Home      |      Weblog      |      Articles      |      Satire      |      Links      |      About      |      Contact

Militant Islam Monitor > Articles >

December 6, 2005


Forwarded message follows -------
To: nucn...@yahoogroups.com, abolition-cau...@yahoogroups.com,

du-l...@yahoogroups.com, du-wa...@yahoogroups.com, ozpe...@yahoogroups.com,
pandora-proj...@yahoogroups.com, formotherea...@yahoogroups.com
From: davey garland <thunder...@yahoo.co.uk>
Date sent: Tue, 22 Apr 2003 20:29:13 +0100 (BST)
Subject: [DU-WATCH] Indymedia Iraq Send reply to: du-wa...@yahoogroups.com

[ Double-click this line for list subscription options ]

Dear all, this has come in from independent journalists on the ground
in Iraq, who are trying to set up an Indymedia Iraq, with local
students and others who want to distribute the truth of what is going
on in Iraq. Please circulate this on your network, cheers davey
(pandora project)

From: Ramzi Kysia [mailto:rrky...@yahoo.com]
Sent: Friday, April 18, 2003 06:59 PM

Dear Friends,

I've been able to locate 4 of the students who we worked with on the
dialogue exchange: Haider, Hamza, Walid & Majed. All are very
enthusiastic about starting a newspaper & setting up something like
indymedia baghdad.

Over the next few days, we are going to: - locate a house to rent,
that can serve as an office for the project, as well as office/living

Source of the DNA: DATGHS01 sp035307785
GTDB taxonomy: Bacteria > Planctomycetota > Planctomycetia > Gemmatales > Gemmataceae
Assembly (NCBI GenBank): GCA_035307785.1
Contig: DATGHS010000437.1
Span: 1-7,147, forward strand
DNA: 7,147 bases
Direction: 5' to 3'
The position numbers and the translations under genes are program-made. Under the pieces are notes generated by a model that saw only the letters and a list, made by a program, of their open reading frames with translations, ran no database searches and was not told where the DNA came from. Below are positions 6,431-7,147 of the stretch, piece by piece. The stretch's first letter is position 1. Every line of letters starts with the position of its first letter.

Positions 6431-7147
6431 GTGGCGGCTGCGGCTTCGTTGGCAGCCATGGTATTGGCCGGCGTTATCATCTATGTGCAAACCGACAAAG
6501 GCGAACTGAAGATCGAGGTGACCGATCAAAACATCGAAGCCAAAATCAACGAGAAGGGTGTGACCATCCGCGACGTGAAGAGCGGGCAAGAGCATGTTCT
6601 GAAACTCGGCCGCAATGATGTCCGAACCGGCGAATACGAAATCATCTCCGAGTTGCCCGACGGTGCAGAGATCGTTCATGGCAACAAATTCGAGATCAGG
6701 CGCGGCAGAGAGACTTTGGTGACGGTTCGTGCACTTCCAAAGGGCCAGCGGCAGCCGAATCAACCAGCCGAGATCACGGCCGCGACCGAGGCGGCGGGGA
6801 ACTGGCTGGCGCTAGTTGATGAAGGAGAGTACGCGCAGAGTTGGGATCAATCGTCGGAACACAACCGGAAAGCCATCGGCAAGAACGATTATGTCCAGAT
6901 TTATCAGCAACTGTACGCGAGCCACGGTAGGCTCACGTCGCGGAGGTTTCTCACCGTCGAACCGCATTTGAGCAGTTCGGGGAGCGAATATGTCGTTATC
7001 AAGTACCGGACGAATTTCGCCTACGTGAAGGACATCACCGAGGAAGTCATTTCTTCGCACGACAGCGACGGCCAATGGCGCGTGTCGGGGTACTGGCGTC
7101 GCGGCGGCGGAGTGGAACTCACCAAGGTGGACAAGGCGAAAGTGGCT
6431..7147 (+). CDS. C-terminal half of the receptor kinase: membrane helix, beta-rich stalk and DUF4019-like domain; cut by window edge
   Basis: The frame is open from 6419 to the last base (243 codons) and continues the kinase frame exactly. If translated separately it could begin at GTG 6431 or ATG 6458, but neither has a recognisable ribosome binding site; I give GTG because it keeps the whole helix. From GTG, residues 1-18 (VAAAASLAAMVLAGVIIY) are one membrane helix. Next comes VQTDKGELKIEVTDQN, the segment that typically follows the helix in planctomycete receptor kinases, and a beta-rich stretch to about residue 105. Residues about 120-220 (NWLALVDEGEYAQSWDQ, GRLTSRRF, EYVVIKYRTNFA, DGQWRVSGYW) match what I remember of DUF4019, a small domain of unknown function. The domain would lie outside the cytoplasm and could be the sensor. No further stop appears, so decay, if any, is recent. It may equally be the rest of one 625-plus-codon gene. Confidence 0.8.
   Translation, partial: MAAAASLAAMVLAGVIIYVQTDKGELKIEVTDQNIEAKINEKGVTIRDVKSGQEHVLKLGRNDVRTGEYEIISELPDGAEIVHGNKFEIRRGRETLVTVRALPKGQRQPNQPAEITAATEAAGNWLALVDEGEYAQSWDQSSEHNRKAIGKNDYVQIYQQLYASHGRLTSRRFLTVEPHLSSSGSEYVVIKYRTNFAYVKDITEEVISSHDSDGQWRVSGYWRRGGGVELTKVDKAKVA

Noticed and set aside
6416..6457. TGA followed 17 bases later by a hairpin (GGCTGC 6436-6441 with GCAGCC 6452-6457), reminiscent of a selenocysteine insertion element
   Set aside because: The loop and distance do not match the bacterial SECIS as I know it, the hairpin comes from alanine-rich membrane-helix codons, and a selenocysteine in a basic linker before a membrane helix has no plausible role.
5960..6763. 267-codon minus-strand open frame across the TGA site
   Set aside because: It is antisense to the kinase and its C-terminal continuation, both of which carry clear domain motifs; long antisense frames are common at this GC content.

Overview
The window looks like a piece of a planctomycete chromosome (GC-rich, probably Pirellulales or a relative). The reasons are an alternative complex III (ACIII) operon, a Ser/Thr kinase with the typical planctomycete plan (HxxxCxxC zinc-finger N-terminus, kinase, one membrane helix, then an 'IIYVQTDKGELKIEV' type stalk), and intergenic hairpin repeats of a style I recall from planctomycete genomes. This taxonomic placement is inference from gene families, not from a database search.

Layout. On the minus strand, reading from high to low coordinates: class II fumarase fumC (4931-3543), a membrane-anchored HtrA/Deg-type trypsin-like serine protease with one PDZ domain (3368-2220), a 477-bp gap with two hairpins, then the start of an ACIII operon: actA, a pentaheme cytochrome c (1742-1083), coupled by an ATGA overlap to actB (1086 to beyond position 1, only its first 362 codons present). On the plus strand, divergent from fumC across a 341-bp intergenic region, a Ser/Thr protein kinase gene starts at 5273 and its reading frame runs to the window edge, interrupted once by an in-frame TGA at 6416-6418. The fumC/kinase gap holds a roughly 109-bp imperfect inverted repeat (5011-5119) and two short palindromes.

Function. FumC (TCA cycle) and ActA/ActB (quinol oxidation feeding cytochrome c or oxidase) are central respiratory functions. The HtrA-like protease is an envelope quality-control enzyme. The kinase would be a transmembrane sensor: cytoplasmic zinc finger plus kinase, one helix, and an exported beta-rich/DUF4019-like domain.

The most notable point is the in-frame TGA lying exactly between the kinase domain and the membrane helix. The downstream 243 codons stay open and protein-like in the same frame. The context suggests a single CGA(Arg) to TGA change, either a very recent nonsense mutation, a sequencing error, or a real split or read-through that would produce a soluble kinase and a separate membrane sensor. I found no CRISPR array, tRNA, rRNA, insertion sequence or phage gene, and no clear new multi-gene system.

space for VitW & friends here in Iraq.

- compile a list of equipment we have on hand (computers, printers,
cameras, office supplies, etc...)

- compile a list of equipment we *need* (computers, printers,
cameras, office supplies, etc... LOL)

- locate a printing company that can print 10,000 copies a week, of
an Arabic/English newspaper that we are going to start.

We NEED from you:

- MONEY: start raising $$$ *NOW* - this project is going to need
money to pay for rent, equipment, printing costs, and web costs,
ASAP!!! We will work toward making it self-sufficient as soon as
possible, but that, for sure, ain't right now! Voices is sending a
small group of people here (one in a week, a couple of more soon
after) - so we need to send in money & equipment with them.

- EQUIPMENT: for a fact, I *KNOW* that we're going to need at least 2
more computers, 1 more office printer, 2 broadcast-quality video
cameras, and 2 digital cameras. Another satellite modem & satellite
phone would be nice too (as well as $$$ to cover the costs of the
current sat modem over the next, several months).